I would say that one of the most important learnings from my career so far is to work with good people; it’s easier said than done, but working with good people makes life a lot easier. I don’t like having to tell people what to do; if you hire good people, train and develop them, and then push them to achieve, then you will get the best results.
Something important for me personally is that I don’t try to work when I am at home with my family – which I have not succeeded fully; I am doing my best, trying give them my full attention at home, and I give work my full attention at the office. Trying to combine both doesn’t work for me; I need to focus. I actually use a timer at work to improve concentration – I’ll set it for 20 minutes and then work uninterrupted for those 20 minutes, taking short breaks in between. I find that extremely effective for improving concentration.
Exercise is also really important for me – I should have started much earlier! I’m not a gym person but I find that physical fitness really affects my ability to take care of other things in my life. I enjoy swimming, yoga, and cycling. And I’ve just taken up karate with my kids!
Overall, I would say it’s important not to think TOO far ahead in your career because things can change very quickly. Being able to adapt and change is critical in today’s world.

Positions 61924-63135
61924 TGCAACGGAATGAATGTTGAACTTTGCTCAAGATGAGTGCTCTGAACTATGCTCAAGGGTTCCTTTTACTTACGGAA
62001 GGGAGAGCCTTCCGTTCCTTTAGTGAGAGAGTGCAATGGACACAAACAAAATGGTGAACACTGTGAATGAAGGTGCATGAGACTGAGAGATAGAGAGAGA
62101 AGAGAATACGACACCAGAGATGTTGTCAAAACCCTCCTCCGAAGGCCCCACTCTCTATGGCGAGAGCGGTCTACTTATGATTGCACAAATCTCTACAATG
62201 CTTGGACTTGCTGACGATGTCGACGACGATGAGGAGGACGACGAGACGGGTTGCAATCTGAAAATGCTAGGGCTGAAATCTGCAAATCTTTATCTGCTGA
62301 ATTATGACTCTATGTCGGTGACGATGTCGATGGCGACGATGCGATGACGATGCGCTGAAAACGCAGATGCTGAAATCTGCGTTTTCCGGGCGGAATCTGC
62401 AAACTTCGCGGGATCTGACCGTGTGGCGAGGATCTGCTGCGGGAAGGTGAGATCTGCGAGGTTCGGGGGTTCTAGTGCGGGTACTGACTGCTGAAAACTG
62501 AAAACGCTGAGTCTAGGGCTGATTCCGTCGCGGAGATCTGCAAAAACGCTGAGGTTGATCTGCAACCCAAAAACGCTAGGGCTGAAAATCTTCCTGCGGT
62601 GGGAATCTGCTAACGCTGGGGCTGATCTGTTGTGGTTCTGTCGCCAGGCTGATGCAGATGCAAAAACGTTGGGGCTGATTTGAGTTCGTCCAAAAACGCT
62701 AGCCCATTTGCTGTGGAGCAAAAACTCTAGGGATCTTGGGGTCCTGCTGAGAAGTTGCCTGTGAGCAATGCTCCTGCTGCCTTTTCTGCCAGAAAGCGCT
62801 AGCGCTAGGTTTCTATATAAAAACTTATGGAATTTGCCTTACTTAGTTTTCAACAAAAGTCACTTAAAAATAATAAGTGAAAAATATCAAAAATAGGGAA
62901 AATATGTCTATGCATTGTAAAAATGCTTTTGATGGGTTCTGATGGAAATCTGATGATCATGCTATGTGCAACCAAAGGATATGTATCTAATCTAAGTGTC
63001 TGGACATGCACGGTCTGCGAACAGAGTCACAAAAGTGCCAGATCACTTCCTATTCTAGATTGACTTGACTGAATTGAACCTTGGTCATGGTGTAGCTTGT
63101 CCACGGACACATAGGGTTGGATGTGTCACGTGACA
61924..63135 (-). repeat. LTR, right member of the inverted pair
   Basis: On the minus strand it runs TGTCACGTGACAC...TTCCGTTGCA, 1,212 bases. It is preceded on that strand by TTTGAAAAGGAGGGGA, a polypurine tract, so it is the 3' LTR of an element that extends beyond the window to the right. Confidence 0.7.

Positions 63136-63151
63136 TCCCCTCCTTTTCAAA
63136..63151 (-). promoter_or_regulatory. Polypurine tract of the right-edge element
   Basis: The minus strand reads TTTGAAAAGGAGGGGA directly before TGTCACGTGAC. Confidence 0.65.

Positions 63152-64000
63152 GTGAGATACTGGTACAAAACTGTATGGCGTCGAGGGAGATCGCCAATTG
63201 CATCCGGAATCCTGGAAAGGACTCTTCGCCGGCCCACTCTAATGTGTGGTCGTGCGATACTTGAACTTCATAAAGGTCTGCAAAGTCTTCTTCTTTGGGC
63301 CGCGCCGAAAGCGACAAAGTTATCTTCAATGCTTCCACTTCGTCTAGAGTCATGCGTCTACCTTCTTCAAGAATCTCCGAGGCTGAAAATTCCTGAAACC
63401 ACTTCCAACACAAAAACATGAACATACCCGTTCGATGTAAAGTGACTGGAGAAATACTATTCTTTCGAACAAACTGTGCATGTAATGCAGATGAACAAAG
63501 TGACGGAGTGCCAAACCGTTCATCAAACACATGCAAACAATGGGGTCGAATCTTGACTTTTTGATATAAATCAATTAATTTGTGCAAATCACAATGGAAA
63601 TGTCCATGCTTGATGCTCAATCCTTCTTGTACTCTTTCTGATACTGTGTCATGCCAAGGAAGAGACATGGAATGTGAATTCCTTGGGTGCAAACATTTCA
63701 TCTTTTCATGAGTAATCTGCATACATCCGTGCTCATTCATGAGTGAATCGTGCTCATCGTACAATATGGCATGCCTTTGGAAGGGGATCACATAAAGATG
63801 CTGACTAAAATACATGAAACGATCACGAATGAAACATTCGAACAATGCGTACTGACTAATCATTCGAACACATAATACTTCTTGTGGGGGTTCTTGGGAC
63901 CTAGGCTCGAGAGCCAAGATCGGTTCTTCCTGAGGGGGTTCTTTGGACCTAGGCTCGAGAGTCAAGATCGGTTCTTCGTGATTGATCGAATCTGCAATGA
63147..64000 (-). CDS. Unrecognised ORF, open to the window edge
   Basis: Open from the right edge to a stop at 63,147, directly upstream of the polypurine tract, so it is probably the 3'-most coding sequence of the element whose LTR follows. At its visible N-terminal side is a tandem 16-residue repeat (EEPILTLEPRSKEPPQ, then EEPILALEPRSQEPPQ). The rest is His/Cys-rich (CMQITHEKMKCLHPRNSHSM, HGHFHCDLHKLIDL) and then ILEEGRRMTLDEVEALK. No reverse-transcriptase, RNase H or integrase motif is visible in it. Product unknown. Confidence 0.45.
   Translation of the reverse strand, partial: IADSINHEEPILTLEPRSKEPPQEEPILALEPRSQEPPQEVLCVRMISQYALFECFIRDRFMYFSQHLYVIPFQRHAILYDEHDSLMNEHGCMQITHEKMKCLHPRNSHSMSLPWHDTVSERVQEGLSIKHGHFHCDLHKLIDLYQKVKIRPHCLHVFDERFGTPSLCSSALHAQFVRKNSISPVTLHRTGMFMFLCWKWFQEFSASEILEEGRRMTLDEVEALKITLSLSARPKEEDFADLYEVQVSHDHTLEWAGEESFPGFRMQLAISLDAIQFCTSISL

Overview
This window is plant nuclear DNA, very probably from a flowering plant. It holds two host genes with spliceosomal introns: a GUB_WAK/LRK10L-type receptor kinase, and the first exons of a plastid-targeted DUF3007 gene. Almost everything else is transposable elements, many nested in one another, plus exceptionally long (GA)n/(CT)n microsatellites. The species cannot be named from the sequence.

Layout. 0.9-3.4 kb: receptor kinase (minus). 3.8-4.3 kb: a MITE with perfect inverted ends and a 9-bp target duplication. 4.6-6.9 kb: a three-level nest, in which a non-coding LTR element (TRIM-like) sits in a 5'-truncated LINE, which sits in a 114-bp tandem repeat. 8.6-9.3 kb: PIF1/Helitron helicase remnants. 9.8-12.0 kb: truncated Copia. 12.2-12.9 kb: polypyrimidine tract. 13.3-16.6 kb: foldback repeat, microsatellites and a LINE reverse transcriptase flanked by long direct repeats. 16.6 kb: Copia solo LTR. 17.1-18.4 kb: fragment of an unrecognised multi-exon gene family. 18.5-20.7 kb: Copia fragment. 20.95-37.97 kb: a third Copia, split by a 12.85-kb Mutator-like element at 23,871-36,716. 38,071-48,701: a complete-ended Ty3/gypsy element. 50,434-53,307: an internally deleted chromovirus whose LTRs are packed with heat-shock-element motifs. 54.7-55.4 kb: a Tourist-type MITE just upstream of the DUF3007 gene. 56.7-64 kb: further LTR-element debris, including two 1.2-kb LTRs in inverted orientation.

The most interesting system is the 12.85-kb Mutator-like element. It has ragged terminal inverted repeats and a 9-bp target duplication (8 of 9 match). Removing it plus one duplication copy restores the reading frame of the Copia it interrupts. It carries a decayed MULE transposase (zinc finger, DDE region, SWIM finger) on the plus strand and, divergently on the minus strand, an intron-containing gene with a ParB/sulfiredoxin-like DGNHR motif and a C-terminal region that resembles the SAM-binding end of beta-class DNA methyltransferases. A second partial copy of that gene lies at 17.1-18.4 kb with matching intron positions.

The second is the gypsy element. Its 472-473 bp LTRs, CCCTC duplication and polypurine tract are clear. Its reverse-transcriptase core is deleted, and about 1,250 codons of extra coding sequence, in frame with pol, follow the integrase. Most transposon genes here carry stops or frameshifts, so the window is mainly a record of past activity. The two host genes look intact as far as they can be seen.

“Working with good people makes life a lot easier … if you hire good people, train and develop them, and then push them to achieve, then you will get the best results.”
Is there anything you might do differently “next time around”?
I used to feel a lot of stress with balancing work and home, but I’m much more at ease now. My children are a bit older, which definitely helps! Also I’m more experienced; being in my 40s has helped me make peace with a lot of things. I know what I want with my career and with family; I think this is something that just develops over time.
About Dr Wang
Dr. Yingli Wang is a senior lecturer at Cardiff Business School, Cardiff University. Her main research focus is on supply chain digitalisation and technological innovations. She has written widely on the subject and her recent practical publications include a research report and guide for Highways England on accelerating BIM adoption in the supply chain, a research foresight report for Government Office for Science on the impact of emerging technologies on future mobility, and a white paper on blockchain for supply chains for World Economic Forum (WEF). She has positioned her work at the forefront of technological development and innovation and been awarded more than £2.4 million in funding (both as principal investigator and co-investigator) from multiple national and international bodies. Yingli has contributed to a number of books on logistics and supply chain. The “E-Logistics” book, which she co-edited together with Dr Steven Pettit, has been extremely well received by both industry and academia.